1. So, you want to use require() in the browser…

    You’ve written a bunch of JavaScript or CoffeeScript running on Node, which has helped you organize your code into modules, develop a test suite in any of numerous styles, experiment in a decent REPL, and take advantage of useful libraries.

    Now you want to deploy that code to the final frontier—the web browser.

    You have a couple options. A couple dozen, actually. Here are just the libraries that were easy to find, in order of GitHub popularity. The bars represent their number of watchers:

    As you can see, quite a few developers have approached this problem. There are several ways to interpret this:

    • Maybe it’s an easy problem to solve, since so many people have opted to roll their own.
    • Maybe it’s hard to solve, since so many people evidently decided that the others got it wrong.
    • Maybe each person has legitimately different requirements.
    • Maybe it’s just “opinionated”, like web frameworks.

    Downloading code on-demand: related, but different.

    Admittedly, several of these libraries are trying to solve a related, but different problem: downloading the required modules on-demand (usually asynchronously via AJAX).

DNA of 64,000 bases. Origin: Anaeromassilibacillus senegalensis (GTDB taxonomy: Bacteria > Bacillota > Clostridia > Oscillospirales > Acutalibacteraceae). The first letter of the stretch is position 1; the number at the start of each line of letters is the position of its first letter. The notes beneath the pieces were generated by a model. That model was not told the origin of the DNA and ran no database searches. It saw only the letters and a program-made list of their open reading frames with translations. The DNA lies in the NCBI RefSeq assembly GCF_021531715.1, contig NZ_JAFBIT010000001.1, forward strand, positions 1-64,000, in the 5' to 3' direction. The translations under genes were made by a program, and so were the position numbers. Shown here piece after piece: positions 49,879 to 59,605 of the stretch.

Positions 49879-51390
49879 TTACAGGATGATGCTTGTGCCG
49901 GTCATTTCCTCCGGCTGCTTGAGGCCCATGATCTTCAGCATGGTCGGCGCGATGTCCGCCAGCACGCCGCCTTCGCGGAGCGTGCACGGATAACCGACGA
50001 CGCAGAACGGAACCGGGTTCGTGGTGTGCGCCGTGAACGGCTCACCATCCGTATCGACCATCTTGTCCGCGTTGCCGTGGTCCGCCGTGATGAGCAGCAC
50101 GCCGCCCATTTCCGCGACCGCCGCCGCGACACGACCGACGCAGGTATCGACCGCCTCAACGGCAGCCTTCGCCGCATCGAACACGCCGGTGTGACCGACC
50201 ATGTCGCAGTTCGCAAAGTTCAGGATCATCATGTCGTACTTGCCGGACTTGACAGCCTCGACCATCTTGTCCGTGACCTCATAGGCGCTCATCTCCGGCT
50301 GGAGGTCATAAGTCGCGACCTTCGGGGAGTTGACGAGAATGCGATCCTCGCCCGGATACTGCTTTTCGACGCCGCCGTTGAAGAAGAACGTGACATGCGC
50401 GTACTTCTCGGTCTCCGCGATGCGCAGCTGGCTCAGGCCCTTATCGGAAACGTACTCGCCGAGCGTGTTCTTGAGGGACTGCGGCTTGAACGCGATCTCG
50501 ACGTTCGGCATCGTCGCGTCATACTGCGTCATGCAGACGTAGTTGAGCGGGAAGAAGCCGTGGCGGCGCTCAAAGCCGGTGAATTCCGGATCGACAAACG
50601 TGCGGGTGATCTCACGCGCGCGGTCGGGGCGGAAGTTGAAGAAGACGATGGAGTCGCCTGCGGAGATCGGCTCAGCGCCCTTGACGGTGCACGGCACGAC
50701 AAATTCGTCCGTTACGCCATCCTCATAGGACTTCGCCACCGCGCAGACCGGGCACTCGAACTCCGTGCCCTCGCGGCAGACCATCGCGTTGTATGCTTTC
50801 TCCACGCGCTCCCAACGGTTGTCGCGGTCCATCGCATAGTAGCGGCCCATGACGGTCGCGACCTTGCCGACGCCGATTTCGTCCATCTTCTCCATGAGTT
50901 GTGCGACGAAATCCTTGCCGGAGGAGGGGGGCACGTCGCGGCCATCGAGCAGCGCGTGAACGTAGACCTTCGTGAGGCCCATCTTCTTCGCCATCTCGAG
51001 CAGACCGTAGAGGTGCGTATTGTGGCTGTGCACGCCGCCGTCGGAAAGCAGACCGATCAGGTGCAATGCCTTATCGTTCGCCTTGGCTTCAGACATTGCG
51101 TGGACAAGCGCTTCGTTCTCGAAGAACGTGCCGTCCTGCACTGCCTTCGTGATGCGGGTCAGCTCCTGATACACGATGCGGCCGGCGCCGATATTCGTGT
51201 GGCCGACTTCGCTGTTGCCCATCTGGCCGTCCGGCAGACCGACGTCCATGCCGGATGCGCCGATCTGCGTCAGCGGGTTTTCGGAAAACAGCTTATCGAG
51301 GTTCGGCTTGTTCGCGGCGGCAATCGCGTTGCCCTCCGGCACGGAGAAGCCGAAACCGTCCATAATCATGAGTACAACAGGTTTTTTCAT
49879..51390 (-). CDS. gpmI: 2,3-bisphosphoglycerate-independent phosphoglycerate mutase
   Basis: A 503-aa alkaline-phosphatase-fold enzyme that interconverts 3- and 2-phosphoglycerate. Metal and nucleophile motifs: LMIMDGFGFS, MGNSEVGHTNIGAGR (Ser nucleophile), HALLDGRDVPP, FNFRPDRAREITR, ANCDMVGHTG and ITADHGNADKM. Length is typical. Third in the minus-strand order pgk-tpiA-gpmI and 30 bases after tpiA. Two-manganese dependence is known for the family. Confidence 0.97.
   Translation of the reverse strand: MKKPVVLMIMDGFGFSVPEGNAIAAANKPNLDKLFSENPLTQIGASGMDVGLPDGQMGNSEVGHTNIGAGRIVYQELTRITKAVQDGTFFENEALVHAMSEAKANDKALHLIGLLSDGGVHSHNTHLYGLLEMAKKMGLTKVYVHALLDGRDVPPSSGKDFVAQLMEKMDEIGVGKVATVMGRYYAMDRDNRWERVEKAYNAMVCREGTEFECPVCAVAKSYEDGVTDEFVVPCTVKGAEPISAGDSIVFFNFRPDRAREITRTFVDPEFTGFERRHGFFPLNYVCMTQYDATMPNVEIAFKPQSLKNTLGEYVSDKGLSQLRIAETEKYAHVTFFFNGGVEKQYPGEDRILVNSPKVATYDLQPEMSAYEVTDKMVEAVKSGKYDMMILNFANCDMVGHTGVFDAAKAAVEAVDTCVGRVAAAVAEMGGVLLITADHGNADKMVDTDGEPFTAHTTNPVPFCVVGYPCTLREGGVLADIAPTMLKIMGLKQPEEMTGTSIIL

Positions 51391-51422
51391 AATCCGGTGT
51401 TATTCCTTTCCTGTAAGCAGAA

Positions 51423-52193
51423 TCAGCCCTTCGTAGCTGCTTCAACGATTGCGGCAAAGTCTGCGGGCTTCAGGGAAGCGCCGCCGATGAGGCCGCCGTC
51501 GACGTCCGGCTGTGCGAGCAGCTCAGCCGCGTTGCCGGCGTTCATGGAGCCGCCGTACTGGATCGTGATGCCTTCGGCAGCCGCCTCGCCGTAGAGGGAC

While an interesting problem to tackle, I think using this scheme in production is a bit misguided. Compiling your entire application into a single JavaScript file shouldn’t be a problem for anyone. Whose minified and compressed code is bigger than the size of a few JPEGs? (Hint: not Facebook’s, Grooveshark’s, or Pandora’s.) At most you should need a tiny loader script that grabs a couple of large, self-contained blobs of code when the page loads.

    Loading dozens of small modules on demand is just going to result in more HTTP requests and worse compression. The simpler alternative is to already have the modules available, and just run them and return their exports on-demand. Thus, you have one file and no asynchrony.

    Deploying the same code to production that you run in development: the actual problem.

    The larger and more compelling use-case that many of these libraries tackle is running the same code in the browser that you wrote for Node. The foremost obstacle here just happens to be the organization of code into CommonJS-like modules. Even if you avoid using Node’s core modules and globals like process and __filename, the use of require for your own modules still must be addressed.

    That’s where these libraries come in.

    I happen to have implemented yet another one of these libraries for my own purposes, so I’m familiar with the problem. In my next blog post, I’ll explain what requirements the most popular libraries satisfy, describe where they fall short, and demonstrate some improvements we could make to truly call them production-ready.

    Discuss this post on Hacker News.


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